Not since Ingrid Bergman, playing the role of a well-intentioned nun who helps a nerdy student stand up to the class bully in the 1945 film classic ''Bells of St. Mary's," has a less likely figure been linked to boxing. But Kennett, a petite, feisty woman whose 63 years in dance had brought her recognition only within the arts community, now finds herself a celebrity of sorts as a key member of Team Holyfield.
The spotlight does tend to find you when you're associated with the heavyweight champion of the world.
"It's really amazing," Kennett said of her greatly expanded fame. "So many people who don't know the first thing about ballet come up to me now and want to talk about boxing. As if I knew anything about it."
Kennett, who is 70 but could pass for someone 20 years younger, doesn't claim to know a left hook from a pirouette. Until last September, she hadn't even heard of Evander Holyfield. The first prizefight she ever saw was Oct. 25, when Holyfield won the undisputed heavyweight championship on a third- round knockout of James "Buster" Douglas.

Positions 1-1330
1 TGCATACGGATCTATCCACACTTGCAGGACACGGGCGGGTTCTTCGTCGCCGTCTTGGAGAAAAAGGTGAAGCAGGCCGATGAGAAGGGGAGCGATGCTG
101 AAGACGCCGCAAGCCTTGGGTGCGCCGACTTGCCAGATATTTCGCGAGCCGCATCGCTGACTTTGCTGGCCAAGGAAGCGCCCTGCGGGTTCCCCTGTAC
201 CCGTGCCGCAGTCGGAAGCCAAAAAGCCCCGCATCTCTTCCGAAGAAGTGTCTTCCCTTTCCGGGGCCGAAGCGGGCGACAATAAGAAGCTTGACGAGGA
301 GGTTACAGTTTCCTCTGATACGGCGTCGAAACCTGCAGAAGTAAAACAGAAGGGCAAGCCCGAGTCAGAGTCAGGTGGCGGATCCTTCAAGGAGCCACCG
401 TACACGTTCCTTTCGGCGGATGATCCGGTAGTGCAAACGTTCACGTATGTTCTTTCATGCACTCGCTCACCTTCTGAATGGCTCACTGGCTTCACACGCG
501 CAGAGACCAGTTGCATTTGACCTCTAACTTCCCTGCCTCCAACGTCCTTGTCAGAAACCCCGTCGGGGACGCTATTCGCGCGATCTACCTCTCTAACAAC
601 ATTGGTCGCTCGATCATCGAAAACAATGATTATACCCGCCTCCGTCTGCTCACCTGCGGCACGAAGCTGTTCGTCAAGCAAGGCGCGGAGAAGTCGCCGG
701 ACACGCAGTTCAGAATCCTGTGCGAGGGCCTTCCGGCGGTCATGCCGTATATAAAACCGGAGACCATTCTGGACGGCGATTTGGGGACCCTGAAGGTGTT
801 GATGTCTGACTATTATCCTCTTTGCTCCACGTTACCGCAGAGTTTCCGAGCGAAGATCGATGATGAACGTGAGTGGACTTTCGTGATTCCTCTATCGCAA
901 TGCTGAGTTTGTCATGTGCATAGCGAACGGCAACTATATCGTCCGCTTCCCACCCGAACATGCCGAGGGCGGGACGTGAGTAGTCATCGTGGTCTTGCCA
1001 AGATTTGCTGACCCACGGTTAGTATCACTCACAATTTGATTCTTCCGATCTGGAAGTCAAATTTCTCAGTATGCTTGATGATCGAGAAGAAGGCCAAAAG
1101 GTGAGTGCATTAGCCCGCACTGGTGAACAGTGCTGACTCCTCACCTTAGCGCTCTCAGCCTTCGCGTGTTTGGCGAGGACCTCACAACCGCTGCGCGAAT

Her second visit to a boxing arena comes tomorrow night, when she watches Holyfield defend his title against 42-year-old George Foreman in Atlantic City's Convention Hall.
"I can't say I've become a boxing fan," Kennett said. "I am a fan of Evander Holyfield."
Holyfield is a fan of Kennett's, too.
"Marya has helped so much," Holyfield said. "I'm a lot more flexible since I've been working with her. I don't get hit with the shots I used to get hit with. It's not that I didn't used to see the punches coming; I was just too stiff to get away from them sometimes."
Officially, Kennett is Holyfield's "flexibility coach," part of a massive retinue that includes conditioning coach Tim Hallmark, weight trainer Chasee Jordan, computer analysts Logan Hobson and Bob Cannobio, personal assistants Mike Weaver, Anthony Williams and Willie Holyfield and, of course, more traditional boxing types in co-trainers George Benton and Lou Duva. Her job is to keep the heavily muscled Holyfield as limber as possible.